Author: Stacey Kade
Release Date: June 29, 2010
Publisher: Disney Hyperion
GoodReads Summary: After a close encounter with the front end of a school bus, Alona Dare goes from Homecoming Queen to Queen of the Dead. Now she's stuck here in spirit form with no sign of the big, bright light coming to take her away. To make matters worse, the only person who might be able to help her is Will Killian, a total loser/outcast type who hates the social elite. He alone can see and hear her, but he wants nothing to do with the former mean girl of Groundsboro High. Can they get over their mutual distrust-and this weird attraction between them-to work together before Alona vanishes for good and Will is locked up for seeing things that don't exist?
At first, Alona (who is the Ghost for those who haven't read it) drove me absolutely bat-s*** crazy. I literally wanted to smack that hoe. She is SO vapid and narcissistic. And yet, there is also something extremely real about her. She knows who and what she is and is absolutely unapologetic. She is also extremely intelligent in a cold, calculating way. She isn't one of those popular girls who thinks everyone loves them and is crushed when she finds out that all the other kids want is her downfall. She knows she is privileged, and pretty, and she knows that she stepped on a lot of people to get there. While that doesn't really endear her to you, you at least have to appreciate the honesty.
Will (The Goth)was a different story. Though his appearance isn't that much, he is brilliantly witty. His biting sarcasm cuts a hole through even Miss Perfect Alona Dare's airy-fairy security blanket. You pity Will's home situation, and have a strong hatred for his evil therapist and the "hard-ass" principal that is a total jerk. Despite having to see ghosts everywhere, Will is really sweet and you just naturally want to like him. He isn't the typical angsty goth either. He has depth, personality, and hardly any angst at all *smiles* He avoids the dead because otherwise they pester him to the point of looking crazy, and he would like to skip the trip to the nut-house.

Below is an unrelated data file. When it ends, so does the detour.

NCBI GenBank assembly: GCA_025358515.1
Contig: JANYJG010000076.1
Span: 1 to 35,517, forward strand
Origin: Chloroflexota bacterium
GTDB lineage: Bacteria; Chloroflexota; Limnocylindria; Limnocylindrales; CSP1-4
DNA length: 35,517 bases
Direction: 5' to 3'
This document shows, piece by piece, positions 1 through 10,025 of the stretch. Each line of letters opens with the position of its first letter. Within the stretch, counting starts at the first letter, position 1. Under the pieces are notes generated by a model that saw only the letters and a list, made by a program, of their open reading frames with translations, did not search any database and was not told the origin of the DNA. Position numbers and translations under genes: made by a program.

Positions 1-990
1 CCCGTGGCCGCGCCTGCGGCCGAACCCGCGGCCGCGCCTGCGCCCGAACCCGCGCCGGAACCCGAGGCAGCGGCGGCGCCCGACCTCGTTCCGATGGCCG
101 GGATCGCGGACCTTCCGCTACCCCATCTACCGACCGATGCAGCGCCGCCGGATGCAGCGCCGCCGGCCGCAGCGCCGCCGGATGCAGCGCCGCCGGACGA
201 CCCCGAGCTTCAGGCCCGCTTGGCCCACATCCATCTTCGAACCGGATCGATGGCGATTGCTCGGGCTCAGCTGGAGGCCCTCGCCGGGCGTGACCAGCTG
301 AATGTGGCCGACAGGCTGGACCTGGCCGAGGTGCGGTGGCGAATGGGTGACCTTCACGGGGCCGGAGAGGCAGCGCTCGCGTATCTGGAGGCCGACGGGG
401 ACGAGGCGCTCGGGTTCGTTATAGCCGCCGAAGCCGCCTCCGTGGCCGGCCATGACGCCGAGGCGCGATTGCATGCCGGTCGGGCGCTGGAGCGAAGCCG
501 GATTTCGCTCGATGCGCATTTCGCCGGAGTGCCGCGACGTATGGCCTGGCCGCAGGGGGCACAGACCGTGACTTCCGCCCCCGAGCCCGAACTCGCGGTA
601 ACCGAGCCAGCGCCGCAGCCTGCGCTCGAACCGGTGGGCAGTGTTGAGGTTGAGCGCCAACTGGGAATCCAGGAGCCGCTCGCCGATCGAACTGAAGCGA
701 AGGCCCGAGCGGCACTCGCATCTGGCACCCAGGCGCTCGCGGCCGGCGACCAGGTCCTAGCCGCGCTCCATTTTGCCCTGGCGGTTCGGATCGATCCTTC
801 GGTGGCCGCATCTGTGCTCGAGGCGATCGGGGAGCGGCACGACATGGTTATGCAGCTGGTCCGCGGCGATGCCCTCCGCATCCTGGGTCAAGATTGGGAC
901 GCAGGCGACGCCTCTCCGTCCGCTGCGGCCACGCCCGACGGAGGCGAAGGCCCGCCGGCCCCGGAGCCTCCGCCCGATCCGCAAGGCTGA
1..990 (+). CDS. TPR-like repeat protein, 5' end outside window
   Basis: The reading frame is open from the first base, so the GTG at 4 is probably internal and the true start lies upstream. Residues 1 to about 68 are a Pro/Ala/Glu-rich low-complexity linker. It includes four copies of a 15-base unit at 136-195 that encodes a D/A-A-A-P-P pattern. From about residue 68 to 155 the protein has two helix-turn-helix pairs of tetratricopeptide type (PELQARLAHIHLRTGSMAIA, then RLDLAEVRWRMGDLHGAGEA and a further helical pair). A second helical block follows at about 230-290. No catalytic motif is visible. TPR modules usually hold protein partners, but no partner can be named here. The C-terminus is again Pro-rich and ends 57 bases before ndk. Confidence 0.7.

What I loved most about Will and Alona collectively, is that they both thought and acted like real teenagers. Will's inability to focus on anything but Alona's legs at times is quite hilarious, especially when there are
murderous ghosts lurking about and all Will is thinking about are legs, legs, legs...lol. Alona too seems to be infected by the teenage disease known as "sex-straction" Occasionally her thoughts wander to how broad
and muscular Will's chest is, and then she can't help but touch his biceps sometimes...lol I know how that is...one time in high school, a friend of mine was flexing and showing off because he had been working
out lately and his muscles were huge...then, seemingly of its own accord, my hand found itself splayed across his thigh...yeah...awkward much? Lol
The plot was really interesting. The problems that Will and Alona deal with are real, the life-situations are difficult, and there are ghostly beings suffused throughout, adding humor, tension, and mystery. There
were some minor characters that I wish we heard more from because they just seemed to be filling up space and I would have liked to see more than that. Death isn't the only thing that's covered by the book. There
is a lot of messed up parental relationships that the two MCs deal with and each situation is unique. The writing was really clever, light, and easy to read. In fact, I got through the book in a little over 2 hours
so it was a quick but awesome read. Stacey Kade is really good at tying paranormal into everyday life. The Ghost and the Goth is a fresh new paranormal that kind of reminds me of contemporary. I suppose this means that it would probably be a good transitional book. I believe I will give the book a 9/10 for sheer cute, ghostly awesomeness.